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infectious and non-infectious co-morbidities that may be either alternative
causes of death or the major underlying cause of death. It is notable that in
the 2012 Manaus autopsy series, at least four of 17 (23.5%) vivax-associated
deaths were attributable to alternative causes ( Lacerda et al., 2012 ), includ-
ing yellow fever and meningitis ( Lacerda et al., 2012 ). This proportion is
identical to the 23% of P. falciparum -associated deaths in Malawi attribut-
able to alternative non-falciparum causes ( Taylor et al., 2004 ). A further
41% of the Manaus vivax malaria autopsy series had major underlying co-
morbidities contributing to death ( Lacerda et al., 2012 ) (Section 7.4 ). This
has long been recognized in the malaria literature. In 1925, James noted that
in southern England, untreated vivax malaria in those who were 'enfeebled
from any cause, not infrequently results fatally' ( James, 1925 ; Hutchinson
and Lindsay, 2006 ). Attributable fractions for severe and fatal disease have
been calculated for falciparum malaria ( Bejon et al., 2007 ) but not yet for
vivax malaria ( Anstey and Price, 2007 ).
7.1. Young Children
In co-endemic areas, morbidity from P. vivax , including both uncompli-
cated and severe disease, generally occurs at a younger age compared to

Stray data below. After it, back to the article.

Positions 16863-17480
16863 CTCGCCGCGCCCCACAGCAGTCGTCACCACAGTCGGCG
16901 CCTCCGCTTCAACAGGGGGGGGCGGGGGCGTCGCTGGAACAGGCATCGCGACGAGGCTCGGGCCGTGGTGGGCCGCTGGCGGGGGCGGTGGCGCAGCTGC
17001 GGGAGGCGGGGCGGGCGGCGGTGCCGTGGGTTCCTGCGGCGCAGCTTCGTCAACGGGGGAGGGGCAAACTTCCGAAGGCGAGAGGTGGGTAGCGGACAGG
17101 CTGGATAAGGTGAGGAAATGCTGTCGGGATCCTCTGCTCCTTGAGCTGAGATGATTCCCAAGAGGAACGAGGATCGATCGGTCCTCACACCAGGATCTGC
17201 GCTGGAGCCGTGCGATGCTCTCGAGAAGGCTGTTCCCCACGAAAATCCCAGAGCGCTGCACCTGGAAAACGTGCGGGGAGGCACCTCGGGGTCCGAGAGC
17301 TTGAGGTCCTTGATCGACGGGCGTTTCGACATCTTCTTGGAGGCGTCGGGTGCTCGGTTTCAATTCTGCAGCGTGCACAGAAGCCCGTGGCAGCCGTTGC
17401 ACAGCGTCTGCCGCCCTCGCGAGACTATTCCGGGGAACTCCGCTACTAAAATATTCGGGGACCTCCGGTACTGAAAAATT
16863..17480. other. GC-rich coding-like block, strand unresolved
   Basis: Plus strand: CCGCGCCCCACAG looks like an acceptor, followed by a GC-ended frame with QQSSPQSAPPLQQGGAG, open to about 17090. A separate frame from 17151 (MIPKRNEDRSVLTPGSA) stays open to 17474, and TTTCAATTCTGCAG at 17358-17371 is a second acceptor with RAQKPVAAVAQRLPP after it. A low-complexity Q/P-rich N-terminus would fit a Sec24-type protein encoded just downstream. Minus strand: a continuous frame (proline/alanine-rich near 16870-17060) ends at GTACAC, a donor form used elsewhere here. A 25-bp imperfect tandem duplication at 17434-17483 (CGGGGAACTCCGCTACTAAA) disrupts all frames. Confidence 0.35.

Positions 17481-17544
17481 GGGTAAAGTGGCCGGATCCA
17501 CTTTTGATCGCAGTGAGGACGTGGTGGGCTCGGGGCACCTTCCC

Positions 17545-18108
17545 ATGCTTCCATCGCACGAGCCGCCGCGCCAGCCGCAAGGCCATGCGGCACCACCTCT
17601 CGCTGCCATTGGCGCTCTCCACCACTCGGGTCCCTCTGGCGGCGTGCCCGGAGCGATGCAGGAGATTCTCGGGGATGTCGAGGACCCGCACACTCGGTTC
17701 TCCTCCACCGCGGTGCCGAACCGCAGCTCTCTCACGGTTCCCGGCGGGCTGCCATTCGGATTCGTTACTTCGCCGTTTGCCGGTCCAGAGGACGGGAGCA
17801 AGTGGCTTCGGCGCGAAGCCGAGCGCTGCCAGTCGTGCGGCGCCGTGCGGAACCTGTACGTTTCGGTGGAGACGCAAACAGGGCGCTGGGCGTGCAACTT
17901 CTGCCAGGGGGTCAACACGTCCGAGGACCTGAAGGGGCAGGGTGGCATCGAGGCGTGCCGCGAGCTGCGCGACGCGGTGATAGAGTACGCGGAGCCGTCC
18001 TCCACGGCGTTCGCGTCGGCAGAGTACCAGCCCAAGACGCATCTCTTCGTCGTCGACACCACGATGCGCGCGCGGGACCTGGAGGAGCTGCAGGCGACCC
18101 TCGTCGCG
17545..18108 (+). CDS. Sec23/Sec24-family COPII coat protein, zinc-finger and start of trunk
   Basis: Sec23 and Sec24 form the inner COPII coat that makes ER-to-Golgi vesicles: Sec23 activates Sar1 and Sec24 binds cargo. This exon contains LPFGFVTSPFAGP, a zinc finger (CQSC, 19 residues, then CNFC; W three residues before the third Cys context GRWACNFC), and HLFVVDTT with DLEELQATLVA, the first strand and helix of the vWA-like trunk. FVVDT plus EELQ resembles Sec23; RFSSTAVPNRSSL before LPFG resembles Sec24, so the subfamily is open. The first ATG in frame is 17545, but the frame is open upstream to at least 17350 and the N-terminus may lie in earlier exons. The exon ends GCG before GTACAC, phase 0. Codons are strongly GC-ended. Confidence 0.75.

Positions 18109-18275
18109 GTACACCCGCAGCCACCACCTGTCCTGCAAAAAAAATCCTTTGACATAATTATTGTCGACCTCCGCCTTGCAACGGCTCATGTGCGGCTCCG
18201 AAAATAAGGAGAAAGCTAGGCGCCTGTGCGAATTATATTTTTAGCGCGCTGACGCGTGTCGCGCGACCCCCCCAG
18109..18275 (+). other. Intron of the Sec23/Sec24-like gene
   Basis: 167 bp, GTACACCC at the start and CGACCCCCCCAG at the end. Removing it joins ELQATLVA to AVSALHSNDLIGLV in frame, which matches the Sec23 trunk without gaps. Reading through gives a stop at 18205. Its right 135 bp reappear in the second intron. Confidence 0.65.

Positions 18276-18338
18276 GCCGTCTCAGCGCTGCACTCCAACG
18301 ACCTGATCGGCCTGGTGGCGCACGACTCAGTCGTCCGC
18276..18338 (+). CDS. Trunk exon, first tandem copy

P. falciparum ( Tjitra et al., 2008 ; Kochar et al., 2010 ; Michon et al., 2007 ; Lin
et al., 2010 ). Children under 5 years of age are at greatest risk of anaemia
from P. vivax , especially severe vivax anaemia ( Tjitra et al., 2008 ; Alexandre
et al., 2010 ; Kochar et al., 2010 ; Lanca et al., 2012 ; Poespoprodjo et al., 2009 ;
Genton et al., 2008 ; Douglas et al., 2012). The risk in the first year of life
is particularly striking. In Indonesian Papua, more infants under 1 year of
age are hospitalised with vivax malaria than falciparum malaria ( Tjitra et al.,
2008 ; Poespoprodjo et al., 2009 ); these patients having a significantly greater
risk of severe anaemia than those hospitalised with falciparum malaria (odds
ratio 2.4) ( Tjitra et al., 2008 ). The risk to infants starts in utero , P. vivax infec-
tion during pregnancy being associated with congenital malaria ( Poespo-
prodjo et al., 2011 ) and a greater risk of clinical disease and severe anaemia
in the neonatal period ( Lanca et al., 2012 ; Poespoprodjo et al., 2009 ).
7.2. Malnutrition
Malnutrition is a clear risk factor for both severe disease and mortality in
falciparum malaria ( Berkley et al., 2009 ) and is also likely to contribute
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